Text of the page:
But we do know this number — and it’s staggering.

Since KU lost in overtime to Missouri, Bill Self is 135-19

Yes, 135-19 — He’s won 87.6 percent of his games.

Of course, the numbers don’t stop there. And if you look closely, the numbers point to Bill Self being the best coach in college basketball.

During the six-plus seasons Self has been at the helm, Kansas is 192-41 (an 82.4 winning percentage)

During the same period, Roy Williams is 189-48 at North Carolina. Coach K is 190-44 at Duke. Jim Calhoun is 172-55* at Connecticut.

*We should note that John Calipari, who won many games at Memphis before taking over at Kentucky before this season, is 203-39 during the same period. Of course, we’ll also point out that Calipari racked up nearly half of those wins playing in a picked-over Conference USA.

There are other numbers to look at. Yes, Ol’ Roy won national titles in 2005 and 2009, and Billy Donovan won two at Florida, and Calhoun won another title at UConn in 2004.

But how about this?

Bill Self is 47 years old, and he will win his 400th game this season. We can’t know the future. We can’t know if he will eventually move to the NBA, or if he’ll eventually lose the passion to recruit and replenish his program.

But let’s assume that Bill Self stays at the college level for the next 10 years. And let’s say he averages 25 wins* per season.

If he does that, he’ll have more than 650 wins by age 57.

*It might be a little conservative to say that he’s going to win 25 wins per seasons. He’s averaged 28 wins over his first six seasons, and he’ll surely win more than that this year.

*****

Let’s end here, outside Allen Fieldhouse — the place it where it all began. Let’s walk on Naismith Drive, let’s walk past Phog Allen’s statue, and let’s go inside and see the 2008 National Championship trophy.

There’s a great story about Bill Self.

It was the morning after the Memphis game, the morning after The Shot, the morning after the confetti had dropped.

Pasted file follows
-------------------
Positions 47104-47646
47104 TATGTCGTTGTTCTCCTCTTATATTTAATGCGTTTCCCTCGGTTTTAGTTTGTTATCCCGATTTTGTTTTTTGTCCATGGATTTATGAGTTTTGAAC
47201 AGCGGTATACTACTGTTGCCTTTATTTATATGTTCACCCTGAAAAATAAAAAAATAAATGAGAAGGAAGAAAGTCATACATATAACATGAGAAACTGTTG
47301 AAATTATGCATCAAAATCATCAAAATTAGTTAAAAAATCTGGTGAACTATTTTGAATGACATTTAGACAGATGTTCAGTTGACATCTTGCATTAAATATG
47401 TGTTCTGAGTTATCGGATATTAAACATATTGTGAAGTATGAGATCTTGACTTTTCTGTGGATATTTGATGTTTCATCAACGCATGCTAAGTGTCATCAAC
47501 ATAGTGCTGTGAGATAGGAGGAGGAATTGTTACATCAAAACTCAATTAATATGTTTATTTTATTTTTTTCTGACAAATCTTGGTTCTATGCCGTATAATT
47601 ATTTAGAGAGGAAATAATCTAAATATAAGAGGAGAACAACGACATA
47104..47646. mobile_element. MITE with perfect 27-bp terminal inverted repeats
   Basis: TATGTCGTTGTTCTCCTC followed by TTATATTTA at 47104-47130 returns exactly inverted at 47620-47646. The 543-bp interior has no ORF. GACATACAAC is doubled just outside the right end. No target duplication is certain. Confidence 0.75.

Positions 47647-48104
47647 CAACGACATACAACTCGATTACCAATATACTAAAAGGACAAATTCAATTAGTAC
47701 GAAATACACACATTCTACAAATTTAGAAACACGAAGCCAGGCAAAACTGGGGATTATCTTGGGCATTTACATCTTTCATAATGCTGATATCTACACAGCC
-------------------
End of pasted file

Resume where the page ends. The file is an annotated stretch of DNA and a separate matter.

Self had a morning press conference in the Alamodome. Russell Robinson and Sasha Kaun were there, too.

They were still holding the NCAA championship trophy.

Self talked about how’d he been woken by a phone call from the president. He talked about how the team had celebrated together at the team hotel. And he tried to explain how the past night had changed his life.

And then he brought up a conversation that he’d had the night before with assistant coach Joe Dooley.

“Coach,” Dooley had said. “We got to find a way to do this again.”

Of course, the NCAA tournament can be the cruelest of sporting events.

Kansas fans know this better than anyone. But right now, it seems likely that in March, KU will be favored to win its second title in three years.

Bill Self is doing it again.

And one day, when it all ends, Bill Self will be one tough act to follow.

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Just thinking about Sherron

He looks like the old man in the rec league out there, the one who doesn’t quite understand that his legs and game have deserted him.

He weighs a little more than everyone else. Maybe that’s why. His back aches, and his quads aren’t firing. Maybe that’s why.
Whatever the reason, he is stumbling. This is ESPN Game Day. This is against a rival. This is Bramlage Coliseum. This is the Octagon of Doom or whatever the heck they’re calling it.

And Sherron Collins looks like that damn old man everyone at the gym would pay if he promised to never play again.

They take him out. They stretch his lower back. They massage his upper legs. When they put him back in the game, he hobbles around for a while longer.

So then it makes perfect sense that he makes the game’s most important shot.

***
A couple of weeks ago, a cousin of Nic Wise tried telling me that his Arizona point guard relative played the game of college basketball better than Collins.

Of course I laughed.

A friend of mine who graduated from Kansas State said point blank that he would prefer to have Jacob Pullen on his team rather than Collins.

Another K-State fan soon told him to shut up.

Reason prevailed during these arguments. Notions of basketball insanity were quickly dismissed. But a worry still lingers. These people erroneously questioned the value of Sherron Collins, and I fear it happens on a larger scale.

It seems strange. Collins is flashy, and he’s undersized, and he loves crunch time. He shoots the three. He often drives like a mad man. He’s been part of a national championship. He has what casual observers might refer to as intangibles.